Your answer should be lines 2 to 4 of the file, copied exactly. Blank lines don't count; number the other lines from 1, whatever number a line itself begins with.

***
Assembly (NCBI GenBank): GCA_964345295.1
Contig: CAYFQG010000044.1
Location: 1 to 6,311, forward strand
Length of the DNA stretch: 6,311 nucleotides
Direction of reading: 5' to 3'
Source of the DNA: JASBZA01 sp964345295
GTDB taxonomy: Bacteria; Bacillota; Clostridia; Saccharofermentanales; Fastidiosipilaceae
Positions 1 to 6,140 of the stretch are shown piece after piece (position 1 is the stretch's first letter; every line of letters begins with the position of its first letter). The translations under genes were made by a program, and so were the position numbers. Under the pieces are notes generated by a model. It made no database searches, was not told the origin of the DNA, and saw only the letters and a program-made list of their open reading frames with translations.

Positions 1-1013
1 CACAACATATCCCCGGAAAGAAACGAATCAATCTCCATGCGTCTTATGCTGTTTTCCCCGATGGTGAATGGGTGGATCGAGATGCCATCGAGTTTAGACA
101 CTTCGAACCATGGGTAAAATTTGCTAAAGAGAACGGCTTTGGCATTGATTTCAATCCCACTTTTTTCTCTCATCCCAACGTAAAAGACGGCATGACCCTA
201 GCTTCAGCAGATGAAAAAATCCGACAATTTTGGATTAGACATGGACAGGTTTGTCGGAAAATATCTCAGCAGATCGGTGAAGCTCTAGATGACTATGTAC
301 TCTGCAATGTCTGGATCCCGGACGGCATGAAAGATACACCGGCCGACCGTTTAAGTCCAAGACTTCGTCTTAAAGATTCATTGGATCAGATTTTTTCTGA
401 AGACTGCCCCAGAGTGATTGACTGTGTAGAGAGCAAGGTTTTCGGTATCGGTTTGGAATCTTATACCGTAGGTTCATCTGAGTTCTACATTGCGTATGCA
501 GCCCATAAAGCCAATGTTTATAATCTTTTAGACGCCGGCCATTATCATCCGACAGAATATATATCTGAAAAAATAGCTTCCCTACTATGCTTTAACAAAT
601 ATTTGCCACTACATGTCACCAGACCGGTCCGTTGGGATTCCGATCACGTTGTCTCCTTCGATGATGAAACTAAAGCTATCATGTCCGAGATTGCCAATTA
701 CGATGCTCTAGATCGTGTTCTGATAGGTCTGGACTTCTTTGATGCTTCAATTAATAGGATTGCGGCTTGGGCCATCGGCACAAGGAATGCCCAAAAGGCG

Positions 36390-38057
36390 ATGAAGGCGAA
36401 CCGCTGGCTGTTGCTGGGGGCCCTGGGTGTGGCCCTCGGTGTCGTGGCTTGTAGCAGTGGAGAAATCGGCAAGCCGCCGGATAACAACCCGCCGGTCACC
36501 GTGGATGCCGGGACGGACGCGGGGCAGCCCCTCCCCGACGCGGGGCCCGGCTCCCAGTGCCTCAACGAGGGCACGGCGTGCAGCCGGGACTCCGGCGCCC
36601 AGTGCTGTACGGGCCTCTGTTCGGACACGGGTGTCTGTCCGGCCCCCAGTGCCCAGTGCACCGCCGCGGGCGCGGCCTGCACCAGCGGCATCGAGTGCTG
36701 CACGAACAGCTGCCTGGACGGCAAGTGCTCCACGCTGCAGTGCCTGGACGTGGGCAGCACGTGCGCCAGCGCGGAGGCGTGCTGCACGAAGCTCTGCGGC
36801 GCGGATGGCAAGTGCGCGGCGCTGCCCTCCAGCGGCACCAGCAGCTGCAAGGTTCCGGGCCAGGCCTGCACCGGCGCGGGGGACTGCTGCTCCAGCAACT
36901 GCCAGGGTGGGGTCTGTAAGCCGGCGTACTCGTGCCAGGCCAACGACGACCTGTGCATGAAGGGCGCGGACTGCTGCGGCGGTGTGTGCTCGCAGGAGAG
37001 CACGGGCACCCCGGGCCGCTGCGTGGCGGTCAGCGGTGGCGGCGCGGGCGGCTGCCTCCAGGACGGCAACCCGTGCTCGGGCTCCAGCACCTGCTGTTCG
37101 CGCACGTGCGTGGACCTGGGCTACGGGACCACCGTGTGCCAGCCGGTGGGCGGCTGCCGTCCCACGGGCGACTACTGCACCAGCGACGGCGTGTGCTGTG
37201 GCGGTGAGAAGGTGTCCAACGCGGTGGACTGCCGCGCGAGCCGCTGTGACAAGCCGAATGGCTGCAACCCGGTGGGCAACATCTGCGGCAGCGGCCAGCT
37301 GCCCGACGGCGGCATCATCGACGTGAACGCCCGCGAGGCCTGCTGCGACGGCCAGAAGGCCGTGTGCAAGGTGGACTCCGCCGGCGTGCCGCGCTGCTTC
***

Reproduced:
Contig: CAYFQG010000044.1
Location: 1 to 6,311, forward strand
Length of the DNA stretch: 6,311 nucleotides